Thus again by the help of the above two fig 4.3 and 4.8 it can be clearly seen that the results obtained in this comparison case are opposite to the results obtained by the help of the fig 4.1 & 4.2. PVP yielded tablets which have higher optimum hardness in comparison to those produced by Klucel. A similar case is with friability and disintegration time too. Thus in this case Klucel stands out to be a superior binder (with respect to low friability and disintegration value).

However literarure (Ahmed, 2000) shows that K90 grade for PVP used in this lab (more viscous in comparison to that of Klucel) should produce harder granules. Furthermore using a high grade for PVP like K90 , which is highly viscous, would result in higher dissolution time and hence high disintegration time, which would also consequence in the production of harder tablets. Thus the harder the tablet are the lower friability they would have. Klucel on other hand is less viscous, therefore is will produce softer granules hence softer tablets (therefore low disintegration time and high friability of the tablets will be observed)

But this case is not entirely true in all circumstances, as it depends on the grades of the binders used.

For example some (Summers, 2002) shows that some grades of Klucel exhibits a unique combination of thermoplasticity with organic solvent or aqueous solubility, allowing tough tablet preparation using many different formulation techniques. Furthermore a tougher binder with a high degree of plastic flow provides better friability performance. In addition, such binder characteristics allow a tableting process to run at a higher compaction speed without capping process.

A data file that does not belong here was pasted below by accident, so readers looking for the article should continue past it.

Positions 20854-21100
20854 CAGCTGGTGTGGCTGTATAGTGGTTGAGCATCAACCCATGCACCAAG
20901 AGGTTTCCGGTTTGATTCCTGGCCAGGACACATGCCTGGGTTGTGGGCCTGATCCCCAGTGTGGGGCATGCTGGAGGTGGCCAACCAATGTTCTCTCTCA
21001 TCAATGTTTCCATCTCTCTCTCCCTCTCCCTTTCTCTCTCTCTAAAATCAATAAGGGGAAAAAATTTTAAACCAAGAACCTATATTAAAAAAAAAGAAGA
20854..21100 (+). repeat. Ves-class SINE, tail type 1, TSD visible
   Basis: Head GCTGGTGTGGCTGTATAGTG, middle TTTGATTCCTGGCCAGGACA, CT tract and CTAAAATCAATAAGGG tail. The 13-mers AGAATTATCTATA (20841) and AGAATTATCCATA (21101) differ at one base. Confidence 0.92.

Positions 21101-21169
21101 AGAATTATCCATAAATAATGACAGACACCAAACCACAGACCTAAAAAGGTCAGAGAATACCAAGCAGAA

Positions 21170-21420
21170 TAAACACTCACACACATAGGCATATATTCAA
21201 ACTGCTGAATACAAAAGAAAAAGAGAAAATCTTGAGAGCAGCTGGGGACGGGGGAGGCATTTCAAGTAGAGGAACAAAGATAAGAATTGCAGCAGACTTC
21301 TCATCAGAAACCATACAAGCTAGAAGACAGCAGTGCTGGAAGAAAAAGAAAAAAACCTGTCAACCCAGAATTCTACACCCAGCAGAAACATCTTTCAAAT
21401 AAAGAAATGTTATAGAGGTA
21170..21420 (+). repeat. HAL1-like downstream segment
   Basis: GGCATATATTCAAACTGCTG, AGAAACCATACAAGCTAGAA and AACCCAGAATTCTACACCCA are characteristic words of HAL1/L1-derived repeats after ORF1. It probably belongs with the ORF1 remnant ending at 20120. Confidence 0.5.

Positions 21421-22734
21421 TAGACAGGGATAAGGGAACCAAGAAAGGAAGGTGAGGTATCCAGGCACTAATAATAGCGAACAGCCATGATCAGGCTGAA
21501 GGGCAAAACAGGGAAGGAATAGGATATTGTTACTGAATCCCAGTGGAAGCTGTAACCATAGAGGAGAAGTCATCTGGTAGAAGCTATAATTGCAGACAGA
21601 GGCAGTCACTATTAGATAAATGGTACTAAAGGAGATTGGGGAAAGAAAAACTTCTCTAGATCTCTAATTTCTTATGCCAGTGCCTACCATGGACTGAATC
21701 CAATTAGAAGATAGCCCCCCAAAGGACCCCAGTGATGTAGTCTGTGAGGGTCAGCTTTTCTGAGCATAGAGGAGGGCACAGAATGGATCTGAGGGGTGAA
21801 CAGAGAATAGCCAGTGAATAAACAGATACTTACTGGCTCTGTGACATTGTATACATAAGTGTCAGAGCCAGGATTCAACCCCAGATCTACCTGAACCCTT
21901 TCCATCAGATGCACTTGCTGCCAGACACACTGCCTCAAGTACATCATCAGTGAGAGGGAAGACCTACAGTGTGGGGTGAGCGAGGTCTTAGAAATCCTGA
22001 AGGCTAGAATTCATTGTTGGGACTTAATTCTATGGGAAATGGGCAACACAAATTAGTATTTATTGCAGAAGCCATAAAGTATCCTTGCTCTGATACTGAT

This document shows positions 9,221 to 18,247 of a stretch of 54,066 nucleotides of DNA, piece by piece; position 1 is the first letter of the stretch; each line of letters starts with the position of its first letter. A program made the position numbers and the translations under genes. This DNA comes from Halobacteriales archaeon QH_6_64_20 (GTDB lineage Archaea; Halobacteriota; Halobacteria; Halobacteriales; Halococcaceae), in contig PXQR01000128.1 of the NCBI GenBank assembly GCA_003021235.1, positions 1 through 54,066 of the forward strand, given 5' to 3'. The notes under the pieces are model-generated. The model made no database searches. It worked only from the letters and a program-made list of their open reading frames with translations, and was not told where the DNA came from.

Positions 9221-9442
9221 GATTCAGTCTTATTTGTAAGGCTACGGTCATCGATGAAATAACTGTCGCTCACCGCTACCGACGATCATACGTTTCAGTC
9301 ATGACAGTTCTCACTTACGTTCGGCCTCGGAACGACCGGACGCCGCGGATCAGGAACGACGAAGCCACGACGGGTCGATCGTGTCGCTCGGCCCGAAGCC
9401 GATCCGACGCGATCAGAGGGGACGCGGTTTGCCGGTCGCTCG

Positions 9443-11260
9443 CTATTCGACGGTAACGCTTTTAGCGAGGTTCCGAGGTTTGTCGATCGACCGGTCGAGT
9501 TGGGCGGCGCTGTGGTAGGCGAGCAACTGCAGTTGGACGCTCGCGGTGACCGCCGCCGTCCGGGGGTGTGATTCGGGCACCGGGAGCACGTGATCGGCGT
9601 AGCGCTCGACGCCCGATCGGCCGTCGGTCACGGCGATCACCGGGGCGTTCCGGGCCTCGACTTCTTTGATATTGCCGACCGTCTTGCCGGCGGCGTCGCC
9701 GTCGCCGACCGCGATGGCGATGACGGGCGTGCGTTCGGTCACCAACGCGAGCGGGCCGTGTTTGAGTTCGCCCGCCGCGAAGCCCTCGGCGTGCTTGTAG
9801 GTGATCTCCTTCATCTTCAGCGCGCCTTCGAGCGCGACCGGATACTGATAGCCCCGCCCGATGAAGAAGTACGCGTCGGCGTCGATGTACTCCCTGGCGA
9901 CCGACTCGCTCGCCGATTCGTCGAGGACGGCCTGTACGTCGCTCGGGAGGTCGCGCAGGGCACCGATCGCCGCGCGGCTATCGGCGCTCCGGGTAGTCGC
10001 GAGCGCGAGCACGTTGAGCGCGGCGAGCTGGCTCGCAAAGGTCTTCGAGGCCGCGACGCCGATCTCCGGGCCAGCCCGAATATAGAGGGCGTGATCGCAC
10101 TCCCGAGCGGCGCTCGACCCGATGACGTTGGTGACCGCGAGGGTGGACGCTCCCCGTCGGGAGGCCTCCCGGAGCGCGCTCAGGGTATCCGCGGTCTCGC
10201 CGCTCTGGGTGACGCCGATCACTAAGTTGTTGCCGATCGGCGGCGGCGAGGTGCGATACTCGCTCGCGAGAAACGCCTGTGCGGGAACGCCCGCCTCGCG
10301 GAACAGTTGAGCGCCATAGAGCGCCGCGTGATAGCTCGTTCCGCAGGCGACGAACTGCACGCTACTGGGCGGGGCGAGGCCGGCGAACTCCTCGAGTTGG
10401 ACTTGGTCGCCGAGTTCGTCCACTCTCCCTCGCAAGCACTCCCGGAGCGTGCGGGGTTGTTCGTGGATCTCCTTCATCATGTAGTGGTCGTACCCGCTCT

Beyond unmatched tablet hardness and friability, benefits of tableting with Klucel include:

• Lower compression and ejection forces; and

• Reduction or elimination of tablet capping.

On top of this (Boyle) also shows that Klucel can be used at lower use levels to yield superior tablets, compared to tablets with higher binders levels of HPMC, MC, PVP (Grade K 70) and pre-gelatinized starch.

(Aqualon) also stated that High-dose acetaminophen formulations using lower levels of poorer binder like PVP (K70) resulted in poorer formulations due to capping. Furthermore, Klucel (Low Grade) has low viscosity due to which it has much lower (almost twice less) the dissolution time in comparison to that for PVP (grade K70). This has a direct impact on disintegration. Thus the lower the dissolution time is, the faster it will disintegrate (hence will show fast effect) (Marinelli, 2009)

Different Excipients:

In this lab only two different types of excipients were used i.e Lactose and Calcium Phosphate

Fig 4.5) Shows relationship between friability, hardness & disintegration time for tablet produced by the process (wet massing) , excipient (Lactose) & binder (PVP)

Optimum Hardness: 3.78Kp

Optimum Friability: 1.1 %

Optimum Disintegration Time: 2.15 (time/ decimal mins)